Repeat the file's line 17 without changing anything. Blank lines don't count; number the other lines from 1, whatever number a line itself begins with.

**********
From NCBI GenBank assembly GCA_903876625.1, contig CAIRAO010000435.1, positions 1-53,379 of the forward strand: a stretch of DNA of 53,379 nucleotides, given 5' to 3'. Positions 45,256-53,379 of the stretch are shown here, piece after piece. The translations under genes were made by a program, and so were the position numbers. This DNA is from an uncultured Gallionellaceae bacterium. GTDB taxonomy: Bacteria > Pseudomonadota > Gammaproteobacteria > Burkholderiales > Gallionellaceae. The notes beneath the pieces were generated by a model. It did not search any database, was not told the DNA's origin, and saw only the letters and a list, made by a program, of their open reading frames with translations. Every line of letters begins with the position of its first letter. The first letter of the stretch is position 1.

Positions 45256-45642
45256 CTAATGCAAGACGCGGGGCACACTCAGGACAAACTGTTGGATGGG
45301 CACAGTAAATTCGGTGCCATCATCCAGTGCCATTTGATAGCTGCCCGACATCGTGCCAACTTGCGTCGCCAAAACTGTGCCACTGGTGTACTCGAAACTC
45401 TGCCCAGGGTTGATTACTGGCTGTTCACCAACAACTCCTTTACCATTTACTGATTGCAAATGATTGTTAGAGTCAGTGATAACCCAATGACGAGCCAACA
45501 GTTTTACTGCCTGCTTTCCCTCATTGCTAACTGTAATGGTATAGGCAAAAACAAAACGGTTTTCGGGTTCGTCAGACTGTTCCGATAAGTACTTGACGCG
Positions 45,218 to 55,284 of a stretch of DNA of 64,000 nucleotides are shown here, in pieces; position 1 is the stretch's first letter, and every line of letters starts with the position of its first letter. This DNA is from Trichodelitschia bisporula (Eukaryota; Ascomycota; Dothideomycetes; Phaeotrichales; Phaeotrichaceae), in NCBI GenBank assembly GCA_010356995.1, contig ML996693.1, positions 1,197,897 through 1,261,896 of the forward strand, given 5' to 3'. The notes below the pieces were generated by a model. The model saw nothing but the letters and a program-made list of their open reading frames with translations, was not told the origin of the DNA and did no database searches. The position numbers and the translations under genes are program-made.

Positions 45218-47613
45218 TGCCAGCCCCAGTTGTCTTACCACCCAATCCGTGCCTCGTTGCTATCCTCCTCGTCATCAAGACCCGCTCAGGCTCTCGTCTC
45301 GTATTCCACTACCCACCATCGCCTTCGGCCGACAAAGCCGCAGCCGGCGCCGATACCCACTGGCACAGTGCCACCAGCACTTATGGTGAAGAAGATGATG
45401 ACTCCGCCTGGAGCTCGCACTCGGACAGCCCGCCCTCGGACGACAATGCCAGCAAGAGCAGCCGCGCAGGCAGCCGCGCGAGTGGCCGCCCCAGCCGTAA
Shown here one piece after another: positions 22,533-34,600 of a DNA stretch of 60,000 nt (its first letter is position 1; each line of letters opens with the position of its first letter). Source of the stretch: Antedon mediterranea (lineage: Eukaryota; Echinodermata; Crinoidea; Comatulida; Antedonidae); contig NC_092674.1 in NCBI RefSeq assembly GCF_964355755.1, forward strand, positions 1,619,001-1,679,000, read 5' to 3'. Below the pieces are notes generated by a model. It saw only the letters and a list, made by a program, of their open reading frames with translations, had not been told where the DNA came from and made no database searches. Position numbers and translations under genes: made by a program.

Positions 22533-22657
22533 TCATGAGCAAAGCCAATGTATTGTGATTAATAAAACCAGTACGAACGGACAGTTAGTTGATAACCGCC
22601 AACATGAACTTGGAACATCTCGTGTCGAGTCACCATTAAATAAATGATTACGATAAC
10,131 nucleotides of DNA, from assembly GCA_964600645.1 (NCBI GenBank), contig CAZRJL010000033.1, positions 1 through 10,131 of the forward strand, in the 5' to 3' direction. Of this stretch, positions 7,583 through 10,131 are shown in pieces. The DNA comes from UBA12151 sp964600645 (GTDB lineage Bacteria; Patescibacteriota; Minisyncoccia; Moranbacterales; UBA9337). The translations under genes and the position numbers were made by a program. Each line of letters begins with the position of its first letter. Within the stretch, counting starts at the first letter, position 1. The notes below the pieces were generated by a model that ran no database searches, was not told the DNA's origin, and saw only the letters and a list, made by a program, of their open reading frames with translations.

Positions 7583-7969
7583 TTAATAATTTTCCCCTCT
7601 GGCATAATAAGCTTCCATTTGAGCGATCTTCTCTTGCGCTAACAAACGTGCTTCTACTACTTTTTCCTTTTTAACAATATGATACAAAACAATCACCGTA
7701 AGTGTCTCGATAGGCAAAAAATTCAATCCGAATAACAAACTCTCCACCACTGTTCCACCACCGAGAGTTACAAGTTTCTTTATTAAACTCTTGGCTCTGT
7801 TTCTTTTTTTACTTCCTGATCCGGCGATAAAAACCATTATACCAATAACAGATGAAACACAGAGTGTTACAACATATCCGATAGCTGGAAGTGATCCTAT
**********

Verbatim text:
Positions 7583-7969